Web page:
Need to focus on safety first and compliance later

Several years ago, a WorkSafe Victorian executive saw “reasonably practicable” as a major legal advantage in safety regulation. It is of legal benefit, but does it make workplaces safer? Does it make it easier to manage workplace safety? In this time of economic austerity and the pursuit of red tape reductions, can the “reasonably practicable” elements of Australia safety law be an impediment to safety management?

Cover of SAW News Oz 089 rawEmployers have always seen legislative compliance as the equivalent of being safe. This position seems sensible because if the safety police of the OHS regulator leave you alone after a site visit and say you are compliant, your workplace must be safe. The safety experts have visited and found nothing wrong, it is logical to then assume safety.

Here’s a radical thought – compliance ≠ safety. Never has and never will.

This will be a shock for many businesses, and even a shock for many OHS regulators, because so much workplace safety strategy is based a flawed logic that “if I comply with workplace safety laws, I am safe”. Regardless of OHS laws, there is a moral social duty to look after the safety and welfare of one’s workers and oneself. When values become codified in law, the law becomes the value, and the moral duty becomes historical.

This is important to remember when considering the pursuit of red tape reductions. Much of the reduction is being sought, particularly here in Victoria, from regulatory agencies in the first instance. It is aimed at reducing the flow-on cost of compliance and will have no positive impact on workplace safety. If a company, particularly a small business is able to save money through the removal of a licence fee or other government charge, does anyone believe that any of that saving will be spent on safety? Savings are often reinvested or distributed to shareholders or spent on production processes to increase output. Changes to the “cost of compliance” maintains the focus on compliance and not on achieving a safe workplace.

In previous decades of prescriptive OHS laws, employers sought flexibility to achieve compliance in ways that acknowledged the differences in each workplace and industry. In industrial relations this was often applied through “structural efficiency principles”. The era of “reasonably practicable” began. Curiously around the same time, businesses became more vocal on their grumblings over the cost of compliance. The flexibility they requested made it more difficult to meet a compliance benchmark that was not universally applied. The consequences of that flexibility has been labelled as excessive red tape, and businesses want it reduced.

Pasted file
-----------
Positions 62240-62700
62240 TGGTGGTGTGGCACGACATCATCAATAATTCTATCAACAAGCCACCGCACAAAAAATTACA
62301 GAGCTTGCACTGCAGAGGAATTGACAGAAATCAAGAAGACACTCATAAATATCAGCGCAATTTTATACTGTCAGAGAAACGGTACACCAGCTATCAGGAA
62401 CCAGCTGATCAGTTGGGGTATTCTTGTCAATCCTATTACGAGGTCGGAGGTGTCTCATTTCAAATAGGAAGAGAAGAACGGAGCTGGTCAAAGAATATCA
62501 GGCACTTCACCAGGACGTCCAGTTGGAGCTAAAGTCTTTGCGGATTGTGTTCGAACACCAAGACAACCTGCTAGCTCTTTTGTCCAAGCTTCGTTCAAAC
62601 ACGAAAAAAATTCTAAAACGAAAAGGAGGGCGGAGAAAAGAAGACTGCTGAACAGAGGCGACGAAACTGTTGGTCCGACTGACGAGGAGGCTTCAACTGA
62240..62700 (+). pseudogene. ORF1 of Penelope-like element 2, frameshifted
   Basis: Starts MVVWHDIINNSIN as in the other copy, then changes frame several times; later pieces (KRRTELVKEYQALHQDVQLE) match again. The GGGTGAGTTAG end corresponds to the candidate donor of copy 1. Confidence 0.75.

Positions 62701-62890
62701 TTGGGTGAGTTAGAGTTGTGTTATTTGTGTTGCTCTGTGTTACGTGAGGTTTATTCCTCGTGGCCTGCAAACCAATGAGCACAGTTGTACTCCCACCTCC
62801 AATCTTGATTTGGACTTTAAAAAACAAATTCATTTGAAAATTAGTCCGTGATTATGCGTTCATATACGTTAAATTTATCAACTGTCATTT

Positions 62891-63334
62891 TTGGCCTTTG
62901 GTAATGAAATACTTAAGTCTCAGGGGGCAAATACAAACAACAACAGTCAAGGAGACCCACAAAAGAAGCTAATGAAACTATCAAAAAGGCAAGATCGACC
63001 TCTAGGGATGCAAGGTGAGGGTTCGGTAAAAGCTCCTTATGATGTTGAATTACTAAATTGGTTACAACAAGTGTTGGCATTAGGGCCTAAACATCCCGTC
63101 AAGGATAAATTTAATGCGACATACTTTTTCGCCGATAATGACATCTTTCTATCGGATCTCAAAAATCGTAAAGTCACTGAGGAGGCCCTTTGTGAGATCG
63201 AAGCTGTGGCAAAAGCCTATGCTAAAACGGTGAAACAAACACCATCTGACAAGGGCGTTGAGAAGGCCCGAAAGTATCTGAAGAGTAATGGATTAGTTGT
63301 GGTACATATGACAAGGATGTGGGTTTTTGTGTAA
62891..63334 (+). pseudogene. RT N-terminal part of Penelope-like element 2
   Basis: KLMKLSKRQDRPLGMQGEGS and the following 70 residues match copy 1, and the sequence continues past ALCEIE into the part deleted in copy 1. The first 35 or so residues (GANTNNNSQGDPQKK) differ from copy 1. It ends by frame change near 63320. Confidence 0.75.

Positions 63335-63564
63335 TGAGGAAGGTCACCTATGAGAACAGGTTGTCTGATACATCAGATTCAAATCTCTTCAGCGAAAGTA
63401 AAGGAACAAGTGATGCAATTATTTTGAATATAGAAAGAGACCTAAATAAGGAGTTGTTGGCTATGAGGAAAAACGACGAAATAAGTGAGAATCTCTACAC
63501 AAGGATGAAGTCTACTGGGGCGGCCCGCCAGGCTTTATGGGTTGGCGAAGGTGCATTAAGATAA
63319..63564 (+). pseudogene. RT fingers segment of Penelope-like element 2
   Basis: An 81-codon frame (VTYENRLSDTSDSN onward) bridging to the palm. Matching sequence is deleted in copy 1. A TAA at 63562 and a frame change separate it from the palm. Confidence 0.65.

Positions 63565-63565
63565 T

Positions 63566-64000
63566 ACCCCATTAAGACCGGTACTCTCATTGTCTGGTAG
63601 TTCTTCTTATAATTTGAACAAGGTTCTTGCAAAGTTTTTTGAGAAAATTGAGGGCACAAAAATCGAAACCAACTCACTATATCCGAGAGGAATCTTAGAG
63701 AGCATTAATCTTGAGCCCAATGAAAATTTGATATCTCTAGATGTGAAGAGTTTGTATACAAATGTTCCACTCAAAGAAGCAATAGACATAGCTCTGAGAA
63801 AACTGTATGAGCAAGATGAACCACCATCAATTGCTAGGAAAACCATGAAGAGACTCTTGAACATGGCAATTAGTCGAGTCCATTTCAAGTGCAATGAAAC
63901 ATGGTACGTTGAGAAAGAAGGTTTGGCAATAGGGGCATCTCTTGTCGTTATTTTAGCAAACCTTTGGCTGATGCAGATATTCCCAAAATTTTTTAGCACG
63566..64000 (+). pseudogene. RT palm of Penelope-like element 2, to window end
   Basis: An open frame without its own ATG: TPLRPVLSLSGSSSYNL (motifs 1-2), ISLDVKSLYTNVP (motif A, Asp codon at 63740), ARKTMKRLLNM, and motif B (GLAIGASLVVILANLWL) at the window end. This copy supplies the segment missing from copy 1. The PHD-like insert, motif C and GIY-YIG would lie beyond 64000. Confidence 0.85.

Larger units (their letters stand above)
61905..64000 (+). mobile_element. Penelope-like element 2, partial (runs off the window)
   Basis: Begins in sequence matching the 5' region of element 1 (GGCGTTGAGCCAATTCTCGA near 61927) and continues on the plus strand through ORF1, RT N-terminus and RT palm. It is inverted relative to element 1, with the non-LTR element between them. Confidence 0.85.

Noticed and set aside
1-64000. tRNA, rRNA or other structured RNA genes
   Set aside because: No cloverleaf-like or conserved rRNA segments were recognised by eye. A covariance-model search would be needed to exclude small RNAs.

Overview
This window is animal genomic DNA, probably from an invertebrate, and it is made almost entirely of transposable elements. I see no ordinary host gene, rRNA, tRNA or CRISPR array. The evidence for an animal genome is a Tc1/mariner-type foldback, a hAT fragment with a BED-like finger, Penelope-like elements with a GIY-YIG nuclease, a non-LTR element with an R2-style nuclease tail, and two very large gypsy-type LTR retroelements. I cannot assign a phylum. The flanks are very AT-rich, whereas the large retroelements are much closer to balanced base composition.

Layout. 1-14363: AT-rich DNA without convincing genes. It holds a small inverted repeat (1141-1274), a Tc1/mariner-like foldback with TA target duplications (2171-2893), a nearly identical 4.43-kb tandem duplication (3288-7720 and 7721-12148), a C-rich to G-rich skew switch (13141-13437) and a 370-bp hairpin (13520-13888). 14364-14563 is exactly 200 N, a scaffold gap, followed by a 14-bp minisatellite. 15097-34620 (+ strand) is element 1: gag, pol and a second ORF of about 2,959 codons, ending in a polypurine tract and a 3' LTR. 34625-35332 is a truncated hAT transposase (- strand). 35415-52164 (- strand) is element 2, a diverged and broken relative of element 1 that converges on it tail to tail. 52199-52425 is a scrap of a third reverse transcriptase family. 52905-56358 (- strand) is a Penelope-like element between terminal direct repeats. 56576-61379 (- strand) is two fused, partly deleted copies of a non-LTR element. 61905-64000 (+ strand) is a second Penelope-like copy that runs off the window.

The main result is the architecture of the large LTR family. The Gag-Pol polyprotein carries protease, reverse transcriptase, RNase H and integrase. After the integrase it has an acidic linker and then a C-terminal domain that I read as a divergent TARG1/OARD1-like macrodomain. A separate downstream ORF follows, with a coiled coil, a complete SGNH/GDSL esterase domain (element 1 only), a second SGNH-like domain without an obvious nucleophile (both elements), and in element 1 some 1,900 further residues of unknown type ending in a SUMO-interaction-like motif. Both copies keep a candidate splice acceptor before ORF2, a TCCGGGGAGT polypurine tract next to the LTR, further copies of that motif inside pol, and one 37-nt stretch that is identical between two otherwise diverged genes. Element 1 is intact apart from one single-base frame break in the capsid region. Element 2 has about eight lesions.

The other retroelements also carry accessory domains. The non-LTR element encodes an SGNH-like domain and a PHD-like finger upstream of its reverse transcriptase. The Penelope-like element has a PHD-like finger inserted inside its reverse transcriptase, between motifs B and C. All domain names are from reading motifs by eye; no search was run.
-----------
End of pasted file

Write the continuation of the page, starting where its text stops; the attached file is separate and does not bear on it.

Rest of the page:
Non-regulatory OHS change

Here’s another radical thought. Aim to achieve a safe workplace and you will find that you also comply with the safety laws.

Also, your workers will be happier because they see you investing in their safety and mental welfare. Their perception of the value of their work improves, they may become happy and this happiness may manifest in increased productivity because people enjoy what they are doing in a company that looks after them.

Oh and you will be able to achieve this without lawyers because lawyers are part of the reactive process of failure and damage. Failure and damage is minimised or eliminated because healthy, happy workers look after each other. Safety becomes part of their working life instead of a legislative imposition. No retainers for a law firm, there’s a big cost saving and a reduction in the associated red tape. Who would have thought?

The pursuit of red tape reduction is being imposed on government agencies by political leaders but it was only in 2009 when some Australian OHS regulators saw the importance of reducing red tape and began the process because it would benefit both businesses and workers. The ideology behind the national harmonisation of OHS laws in Australia was already on show. The opportunities identified by the Victorian and New South Wales politicians occurred through State-based cooperation and almost all of the aims listed in the Safety At Work Bulletin article came to reality.

This article may read as a bit of a rant but is borne of frustration when safety professionals, regulators and others speak about workplace safety when they are really meaning compliance, lawyers are often the worst offenders. The semantics may seem pedantic but words reveal beliefs, ideologies and misperceptions.

Unions are often portrayed as being a bit loony or obsessed when they discuss safety but these criticisms often display the safety misunderstandings of the critic. Trade unions can be weird but they argue on the importance of safety, regardless of compliance. They believe, as I do, that focusing on safety first will almost always include compliance, but that focusing only on compliance does not ensure safety.

Kevin Jones

reservoir, victoria, australia
Categories business, government, health, law, lawyers, OHS, productivity, safety, small business, Uncategorized, union

10 thoughts on “Need to focus on safety first and compliance later”

  1. Kevin, you are so right, Safety is more than compliance. Compliance is one component in the implementation of effective safety and it is not the first and most important component. A common understanding of what \’safety\’ means is a starting component. Safety is more than the absence of illness or injury. It is the ability to prevent as many as practicable safety incidents occurring, it is the ability to prevent occurrences from becoming worse and it is the ability to recover from safety incidents with as little negative impact as possible. The following components are accountability and with that goes competence and knowledge, then the identification of those positions that are safety-critical and how they are safety-critical, followed by identification and either elimination or control of the hazards that are associated with work processes, followed by what has to be changed to help an injured employee return to work

  2. Malcolm,